In parallel with the inauguration of SP-Arte, Galeria Raquel Arnaud is presenting A Matéria da Cor (‘The Matter of Color’), a group show where color plays the leading role. According to Franck Marlot, curator of the exhibition, in the history of painting, color has always been intimately associated with form, as countless artistic movements have accorded priority to one or the other. The exhibition, which opens to the public on April 3 during the Gallery Night event, invites the public to look upon thirteen artists who have made color their primary focus of inquiry.
Names of historic stature selected by Marlot comprise the pillars of the exhibition. Such is the case for Josef Albers, present at this show with two large silk screens, Homenagem ao Quadrado (‘Homage to the Square’). This iconic series on how color can become an artistic project in and of itself puts its stamp on experiments in chromatic interactions, their transparencies and interdependencies, as developed by Albers over the course of his life. Yves Klein, with his patented IKB blue, striking and intense, also falls within this group. According to the curator, in A Terra Azul (‘The Blue Earth’), a manifesto created by the artist in 1957, “color covers the terrestrial globe like a Monochrome print, taking away its function as an object.” Another French artist completes this group, Sonia Delaunay, who, through Orphism, a dissident movement that branched off from Cubism, proposed a new luminous vernacular based on visual experiences developed from the observation of sunlight.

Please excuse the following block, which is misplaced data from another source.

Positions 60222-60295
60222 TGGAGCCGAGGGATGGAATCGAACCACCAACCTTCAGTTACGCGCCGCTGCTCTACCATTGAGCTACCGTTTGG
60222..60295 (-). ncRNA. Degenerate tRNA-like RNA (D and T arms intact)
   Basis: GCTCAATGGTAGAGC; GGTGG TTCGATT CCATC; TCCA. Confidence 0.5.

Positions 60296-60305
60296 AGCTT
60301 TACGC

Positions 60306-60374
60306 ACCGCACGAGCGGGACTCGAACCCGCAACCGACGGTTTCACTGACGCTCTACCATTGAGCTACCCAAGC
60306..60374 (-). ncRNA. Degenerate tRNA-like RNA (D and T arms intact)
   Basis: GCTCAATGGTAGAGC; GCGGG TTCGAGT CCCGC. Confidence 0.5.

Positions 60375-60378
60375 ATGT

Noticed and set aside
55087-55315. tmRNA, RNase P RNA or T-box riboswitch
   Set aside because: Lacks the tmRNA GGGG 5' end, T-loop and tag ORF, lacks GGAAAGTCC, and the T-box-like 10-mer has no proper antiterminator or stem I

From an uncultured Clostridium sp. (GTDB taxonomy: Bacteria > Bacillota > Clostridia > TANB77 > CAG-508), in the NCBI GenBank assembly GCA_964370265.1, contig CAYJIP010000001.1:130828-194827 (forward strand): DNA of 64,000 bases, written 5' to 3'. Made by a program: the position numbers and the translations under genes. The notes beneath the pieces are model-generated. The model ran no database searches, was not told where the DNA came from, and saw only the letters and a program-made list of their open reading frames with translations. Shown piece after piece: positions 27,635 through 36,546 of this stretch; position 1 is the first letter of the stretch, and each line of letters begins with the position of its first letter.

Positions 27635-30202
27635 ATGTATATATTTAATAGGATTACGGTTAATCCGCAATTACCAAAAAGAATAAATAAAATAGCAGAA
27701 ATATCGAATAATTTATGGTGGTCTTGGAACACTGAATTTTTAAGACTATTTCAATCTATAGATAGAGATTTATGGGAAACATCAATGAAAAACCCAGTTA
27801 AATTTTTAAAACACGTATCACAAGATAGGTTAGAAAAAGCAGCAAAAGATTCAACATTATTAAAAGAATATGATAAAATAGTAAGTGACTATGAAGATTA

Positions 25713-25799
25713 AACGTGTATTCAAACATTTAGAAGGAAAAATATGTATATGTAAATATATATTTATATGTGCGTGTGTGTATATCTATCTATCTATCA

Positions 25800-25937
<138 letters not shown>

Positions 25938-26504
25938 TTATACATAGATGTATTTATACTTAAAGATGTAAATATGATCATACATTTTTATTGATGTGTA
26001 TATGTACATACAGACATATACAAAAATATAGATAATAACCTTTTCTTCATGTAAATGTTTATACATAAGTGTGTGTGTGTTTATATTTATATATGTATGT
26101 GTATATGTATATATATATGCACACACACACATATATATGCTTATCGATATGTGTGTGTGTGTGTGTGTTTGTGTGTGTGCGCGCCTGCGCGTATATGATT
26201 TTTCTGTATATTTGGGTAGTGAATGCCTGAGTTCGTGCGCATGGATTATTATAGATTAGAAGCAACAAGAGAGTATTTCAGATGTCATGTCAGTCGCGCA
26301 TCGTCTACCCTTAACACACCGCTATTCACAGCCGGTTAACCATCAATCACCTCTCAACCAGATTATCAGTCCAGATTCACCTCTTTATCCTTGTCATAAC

Taking part in the show from among the gallery’s featured artists are Arthur Luiz Piza, with a set of his unmistakable pieces of colored metal; Carlos Cruz-Diez, with Transcromia (‘Transchromie’) (1981), a historic installation that provokes the senses offering a total immersion in color; Carlos Nunes, who has painted a wall of the gallery with egg yolk, an approach comprising part of a series of color samples made from everyday food products; Carlos Fajardo, whose sculpture, Neutro (‘Neutral’) (1966), explores form and color through the diversity of its materials; Waltercio Caldas, an artist who, as Malet notes, “takes pleasure in seducing the viewer’s gaze with color as the first sensory manifestation of the work”; and Wolfram Ullrich, with one of his 3-dimensional reliefs, wall sculptures in the most recent phase – objects of jagged steel covered with vivid and intense colors. Works by Herbert Hamak, Raúl Diaz Reyes, Renato Bezerra de Mello and Vincent Beaurin complete the exhibition.